Attorney General’s Reference of an Unduly Lenient Sentence
Can My Sentence Be Increased?
The sentencing process is the beginning of the end for many defendants. They can receive and accept their punishment and prepare to move on with their lives at the conclusion of any sentence imposed. For some, however, the anguish is not over as an appeal against the length or type of sentence might be looming because it is arguably an unduly lenient sentence.
Who Can Appeal?
The Attorney General and the Solicitor General have the power to apply for leave to appeal sentences for some offences to the Court of Appeal. This will be where the sentence is viewed as ‘unduly lenient’.
The Attorney General may become aware of any given case in different ways. it might be because the prosecution has referred it for consideration. Alternatively it might be because any other person, such as the victim or a member of the public, has brought it to their attention.
What Offences Does This Apply To?
There is a long list of offences which may be referred for consideration by the Court of Appeal.
- Any offence triable only on indictment. These will include, for example, murder or robbery. The provision also includes youths who are tried before the Youth Court for indictable only offences. More and more frequently, this will include serious sexual offences.
- A range of offences that are sentenced in the Crown Court. These will include offences of violence, sexual offences, drugs, immigration, slavery and trafficking.
- A range of terrorism offences.
Is There a Time Limit?
A notice of appeal must be filed with the Court of Appeal no later than 28 days after the sentencing hearing. There is no power available to extend this time limit.
What Happens If There Is an Appeal?
‘We first of all consider the question of whether to grant such leave. It is important in approaching such matters to understand the safeguards that Parliament thought were appropriate to build in to the departure from what was then the law that there no question of increasing a sentence arose to the new procedures that enabled such a reference to be made.
Those new procedures required a number of steps to be taken before any such sentence could be increased. The first was that the Attorney General had to consider the matter and decide for himself whether he considered the sentence to be unduly lenient.
The second was that he then had to exercise his discretion as to whether there should be a reference because he was given a power to refer and there was no requirement that he should do so.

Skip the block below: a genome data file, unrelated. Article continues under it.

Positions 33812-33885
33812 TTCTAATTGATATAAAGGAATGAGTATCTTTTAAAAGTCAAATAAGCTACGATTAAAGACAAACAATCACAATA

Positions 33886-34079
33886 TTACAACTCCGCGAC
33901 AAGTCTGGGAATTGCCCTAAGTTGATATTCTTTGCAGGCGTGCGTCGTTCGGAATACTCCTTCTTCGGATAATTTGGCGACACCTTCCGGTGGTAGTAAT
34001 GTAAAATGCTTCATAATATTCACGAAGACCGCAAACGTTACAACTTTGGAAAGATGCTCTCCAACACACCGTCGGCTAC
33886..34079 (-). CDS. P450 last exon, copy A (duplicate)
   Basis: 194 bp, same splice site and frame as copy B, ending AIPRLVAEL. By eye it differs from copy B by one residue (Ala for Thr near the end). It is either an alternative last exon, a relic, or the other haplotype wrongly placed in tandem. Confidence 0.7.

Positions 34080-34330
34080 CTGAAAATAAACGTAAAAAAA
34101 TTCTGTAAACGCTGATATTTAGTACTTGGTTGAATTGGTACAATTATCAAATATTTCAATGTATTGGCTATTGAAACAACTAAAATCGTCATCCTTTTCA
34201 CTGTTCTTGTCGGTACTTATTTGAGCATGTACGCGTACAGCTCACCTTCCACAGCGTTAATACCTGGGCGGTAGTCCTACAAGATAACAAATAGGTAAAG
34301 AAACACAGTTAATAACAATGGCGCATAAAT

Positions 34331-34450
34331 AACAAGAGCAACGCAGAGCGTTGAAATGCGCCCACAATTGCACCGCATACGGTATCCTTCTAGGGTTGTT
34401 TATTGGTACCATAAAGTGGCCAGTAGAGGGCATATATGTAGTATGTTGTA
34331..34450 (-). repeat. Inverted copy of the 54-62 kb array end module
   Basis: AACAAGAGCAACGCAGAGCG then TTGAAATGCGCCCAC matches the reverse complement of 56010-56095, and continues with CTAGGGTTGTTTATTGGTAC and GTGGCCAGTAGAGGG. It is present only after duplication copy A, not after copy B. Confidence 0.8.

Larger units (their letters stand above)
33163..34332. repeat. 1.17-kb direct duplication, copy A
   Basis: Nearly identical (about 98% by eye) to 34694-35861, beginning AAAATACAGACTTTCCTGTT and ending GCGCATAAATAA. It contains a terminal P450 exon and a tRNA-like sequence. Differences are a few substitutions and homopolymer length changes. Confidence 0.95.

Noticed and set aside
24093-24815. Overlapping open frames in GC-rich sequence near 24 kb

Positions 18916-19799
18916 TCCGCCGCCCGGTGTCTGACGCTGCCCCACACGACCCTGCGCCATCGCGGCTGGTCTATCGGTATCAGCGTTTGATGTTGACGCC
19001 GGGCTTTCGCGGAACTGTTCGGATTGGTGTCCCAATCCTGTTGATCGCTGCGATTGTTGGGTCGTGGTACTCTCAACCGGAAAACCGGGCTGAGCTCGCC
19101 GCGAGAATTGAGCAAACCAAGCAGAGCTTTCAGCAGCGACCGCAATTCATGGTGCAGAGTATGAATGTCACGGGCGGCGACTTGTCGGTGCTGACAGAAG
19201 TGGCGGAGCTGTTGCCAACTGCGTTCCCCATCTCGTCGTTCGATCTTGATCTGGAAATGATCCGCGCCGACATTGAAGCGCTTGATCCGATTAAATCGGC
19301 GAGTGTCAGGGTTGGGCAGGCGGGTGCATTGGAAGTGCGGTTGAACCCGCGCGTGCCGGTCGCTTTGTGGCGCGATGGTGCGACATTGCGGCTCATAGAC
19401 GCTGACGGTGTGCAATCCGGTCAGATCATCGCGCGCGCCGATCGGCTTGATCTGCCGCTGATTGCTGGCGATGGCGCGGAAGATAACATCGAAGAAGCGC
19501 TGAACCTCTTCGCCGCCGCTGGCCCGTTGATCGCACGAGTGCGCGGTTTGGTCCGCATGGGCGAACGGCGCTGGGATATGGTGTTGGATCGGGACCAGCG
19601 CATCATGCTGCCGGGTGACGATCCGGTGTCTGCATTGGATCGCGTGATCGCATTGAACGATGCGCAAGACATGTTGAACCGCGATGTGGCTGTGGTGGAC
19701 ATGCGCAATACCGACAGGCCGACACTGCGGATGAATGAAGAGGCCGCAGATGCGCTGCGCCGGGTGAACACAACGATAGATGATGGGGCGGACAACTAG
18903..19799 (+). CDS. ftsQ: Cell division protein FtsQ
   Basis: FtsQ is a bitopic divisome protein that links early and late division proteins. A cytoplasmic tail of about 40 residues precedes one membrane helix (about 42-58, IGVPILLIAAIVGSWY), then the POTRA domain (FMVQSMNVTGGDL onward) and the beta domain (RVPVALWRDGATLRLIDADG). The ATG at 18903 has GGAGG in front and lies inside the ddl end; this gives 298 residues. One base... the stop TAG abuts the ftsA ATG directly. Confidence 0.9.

The third matter was that the court then had itself to consider whether to accept and grant leave for the referral.
Thereafter the court has to consider whether it considers the sentence to be unduly lenient and the final safeguard is that the court has to determine for itself whether, even if it does consider it unduly lenient, it would be right in the exercise of its discretion to increase that sentence. Each one of those steps was clearly a step that Parliament thought to be a necessary safeguard in changing the law.’
What Is an Unduly Lenient Sentence?
It will not be easy to spot such a sentence. This is because the sentencing exercise is always fact specific. In cases where there are sentencing guidelines in place it may be easier to identify unduly lenient sentences. This will not always be the case however. The task is often much more difficult when there are no guidelines. Alternatively it may be a case where there is particularly powerful mitigation.
The Court of Appeal test for undue leniency is:
‘A sentence is unduly lenient where it falls outside the range of sentences which the judge, applying his mind to all the relevant factors, could reasonably consider appropriate.’
What Happens If a Sentence Is Found to Be Unduly Lenient?
Where the Court considers the sentence unduly lenient, it has a discretion as to whether to exercise its powers:
‘Without attempting an exhaustive definition of the circumstances in which this court might refuse to increase an unduly lenient sentence, we mention one obvious instance: where, in the light of events since the trial it appears either that the sentence can be justified or that to increase it would be unfair to the offender or detrimental to others for whose well-being the court ought to be concerned.’
If you have instructed VHS Fletchers in your case after your sentencing we will give you immediate advice if we have concerns that there may be a complaint that you have received an unduly lenient sentence. Unfortunately, the process is out of our hands however and we have no control over whether or not a reference is made.
In the event of an appeal, a great deal of work can be done on your behalf to prepare your case for this next stage. Thorough preparation can make all the difference as to whether or not the court of appeal interferes with your sentence.
If you face an appeal on the basis that you received an unduly lenient sentence or are concerned about any aspect of criminal law or sentencing then do not hesitate to contact your nearest office to speak to a criminal law specialist.
Alternatively you can use the contact form below.